Share & Connect
Massachusetts ranks among the top ten states for underage drinking, but pending legislation might help the Commonwealth to lose that distinction. One factor that raises the likelihood of underage drinking is exposure to alcohol advertising. Massachusetts can reduce this exposure by passing House Bill 851, which would prohibit alcohol advertising on state property.
Last month marked the first time an act prohibiting alcohol advertising on state property moved forward from initial committee consideration to the Ways and Means Committee. A press conference will be held on January 26, 2012, at 3:30 P.M. at the Park Street T Station to show support of HB851.
HB851 has major support as it heads to the Ways and Means Committee. Representative Martin Walsh from Dorchester, the bill’s sponsor, called it “an important piece of public policy that protects the health and well-being of young people in Massachusetts.”
Former Governor Michael Dukakis and his wife, Kitty, are also proponents, having worked tirelessly to convince the MBTA to ban alcohol ads on the Commonwealth’s public transit system. “At a time when we are trying to encourage young people to act wisely and responsibly, my favorite transit system should not be doing the opposite,” says former Governor of Massachusetts, Michael Dukakis. In fact, most major US cities have already banned alcohol ads from public transit.
Most importantly, the bill has the support of those it will affect most. Giovanni Colon, a junior at Brighton High School, supports the bill, saying, “I am disappointed when I see alcohol advertisements on state property. It’s like Massachusetts wants young kids to start drinking.” For many, alcohol advertising on state property like the MBTA, places an undue burden on youth in the Greater Boston area. As Giovanni said, “People would never dream of putting alcohol ads on yellow school buses, so why should they be allowed to put them on our school buses?” At least 20,000 youth use the T daily, many of them going to and from school.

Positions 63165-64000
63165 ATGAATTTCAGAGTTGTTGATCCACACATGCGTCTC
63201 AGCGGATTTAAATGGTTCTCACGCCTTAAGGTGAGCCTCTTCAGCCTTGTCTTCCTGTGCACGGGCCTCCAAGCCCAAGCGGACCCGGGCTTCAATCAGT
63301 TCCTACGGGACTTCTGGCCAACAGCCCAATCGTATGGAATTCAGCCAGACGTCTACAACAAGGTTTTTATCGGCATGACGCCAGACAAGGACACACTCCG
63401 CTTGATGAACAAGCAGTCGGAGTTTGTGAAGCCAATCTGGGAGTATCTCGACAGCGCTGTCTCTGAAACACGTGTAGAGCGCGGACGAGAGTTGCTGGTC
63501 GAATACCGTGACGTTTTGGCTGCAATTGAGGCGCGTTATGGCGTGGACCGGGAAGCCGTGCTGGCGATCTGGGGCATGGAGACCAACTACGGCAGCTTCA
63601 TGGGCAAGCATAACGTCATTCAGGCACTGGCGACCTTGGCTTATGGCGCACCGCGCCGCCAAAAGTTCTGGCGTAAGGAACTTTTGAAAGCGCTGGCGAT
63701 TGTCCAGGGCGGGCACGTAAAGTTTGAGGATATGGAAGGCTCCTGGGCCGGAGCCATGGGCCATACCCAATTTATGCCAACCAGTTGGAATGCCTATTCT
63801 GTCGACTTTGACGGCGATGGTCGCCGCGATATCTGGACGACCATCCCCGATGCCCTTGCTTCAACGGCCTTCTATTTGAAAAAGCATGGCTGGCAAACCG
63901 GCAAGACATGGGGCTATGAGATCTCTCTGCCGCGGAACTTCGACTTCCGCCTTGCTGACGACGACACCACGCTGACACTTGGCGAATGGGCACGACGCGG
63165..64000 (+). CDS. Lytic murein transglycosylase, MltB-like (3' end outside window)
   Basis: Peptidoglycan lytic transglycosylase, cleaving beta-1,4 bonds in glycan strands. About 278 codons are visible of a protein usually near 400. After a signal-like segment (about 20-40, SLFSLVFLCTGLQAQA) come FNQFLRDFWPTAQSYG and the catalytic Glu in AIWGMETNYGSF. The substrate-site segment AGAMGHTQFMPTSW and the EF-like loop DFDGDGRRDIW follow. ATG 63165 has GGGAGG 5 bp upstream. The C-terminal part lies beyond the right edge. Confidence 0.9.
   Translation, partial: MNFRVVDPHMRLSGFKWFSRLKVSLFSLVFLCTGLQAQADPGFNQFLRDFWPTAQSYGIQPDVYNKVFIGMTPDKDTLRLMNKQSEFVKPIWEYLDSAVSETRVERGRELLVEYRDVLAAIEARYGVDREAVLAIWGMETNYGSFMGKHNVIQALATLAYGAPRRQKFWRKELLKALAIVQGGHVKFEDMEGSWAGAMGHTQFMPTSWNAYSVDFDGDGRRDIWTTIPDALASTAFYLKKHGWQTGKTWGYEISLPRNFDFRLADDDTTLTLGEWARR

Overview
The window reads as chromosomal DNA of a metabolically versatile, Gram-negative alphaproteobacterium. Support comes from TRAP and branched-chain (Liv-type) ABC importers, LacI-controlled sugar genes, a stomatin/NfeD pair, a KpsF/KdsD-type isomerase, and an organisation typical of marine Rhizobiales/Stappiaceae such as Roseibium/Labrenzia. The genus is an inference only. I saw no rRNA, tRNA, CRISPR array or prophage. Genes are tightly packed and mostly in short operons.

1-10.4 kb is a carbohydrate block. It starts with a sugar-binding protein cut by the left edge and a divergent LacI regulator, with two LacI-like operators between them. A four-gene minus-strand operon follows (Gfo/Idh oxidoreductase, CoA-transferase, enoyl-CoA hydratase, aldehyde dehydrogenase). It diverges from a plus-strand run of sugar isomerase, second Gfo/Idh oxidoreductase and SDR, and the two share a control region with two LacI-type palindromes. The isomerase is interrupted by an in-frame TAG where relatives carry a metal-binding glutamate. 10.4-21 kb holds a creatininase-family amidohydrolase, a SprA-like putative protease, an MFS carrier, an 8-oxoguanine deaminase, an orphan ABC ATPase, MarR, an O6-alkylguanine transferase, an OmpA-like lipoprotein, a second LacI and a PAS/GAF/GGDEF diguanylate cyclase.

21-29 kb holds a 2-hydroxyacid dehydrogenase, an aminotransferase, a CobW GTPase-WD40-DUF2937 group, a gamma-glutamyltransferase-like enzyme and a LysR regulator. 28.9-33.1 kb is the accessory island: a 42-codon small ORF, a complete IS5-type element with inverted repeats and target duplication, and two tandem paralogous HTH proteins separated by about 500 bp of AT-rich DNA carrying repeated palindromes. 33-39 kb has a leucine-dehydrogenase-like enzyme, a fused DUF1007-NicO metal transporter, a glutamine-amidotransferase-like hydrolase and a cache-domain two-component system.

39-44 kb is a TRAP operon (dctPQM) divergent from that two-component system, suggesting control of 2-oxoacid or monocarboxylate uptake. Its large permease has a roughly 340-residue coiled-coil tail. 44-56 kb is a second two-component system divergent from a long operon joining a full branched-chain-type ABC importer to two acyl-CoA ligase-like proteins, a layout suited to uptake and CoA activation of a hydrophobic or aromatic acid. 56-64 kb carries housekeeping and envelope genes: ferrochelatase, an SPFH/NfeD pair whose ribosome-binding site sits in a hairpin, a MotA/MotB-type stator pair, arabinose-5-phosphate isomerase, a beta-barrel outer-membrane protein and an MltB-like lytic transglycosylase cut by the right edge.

The bill’s opponents argue that prohibiting alcohol advertising would cause a financial burden for state-owned property holders, but this is not an issue of finances – it is a matter of health and welfare for the Commonwealth. The more alcohol advertising kids are exposed to, the more likely they are to drink – a fact that costs the Commonwealth $1.4 billion annually.
When it comes to advertising on state property, Representative Walsh’s message is clear: “This bill only bans alcohol advertisements for the purpose of making sure we are not sending the wrong message to the people of the Commonwealth.”
In fact, the T has already said it will not accept alcohol advertising on its website, and there appears to be no shortage of advertisers for the T; one company that coordinates advertising on the MBTA cited a six-month waiting list for advertisers of various products who are interested in station domination campaigns that blanket MBTA stations with a particular brand’s advertisements.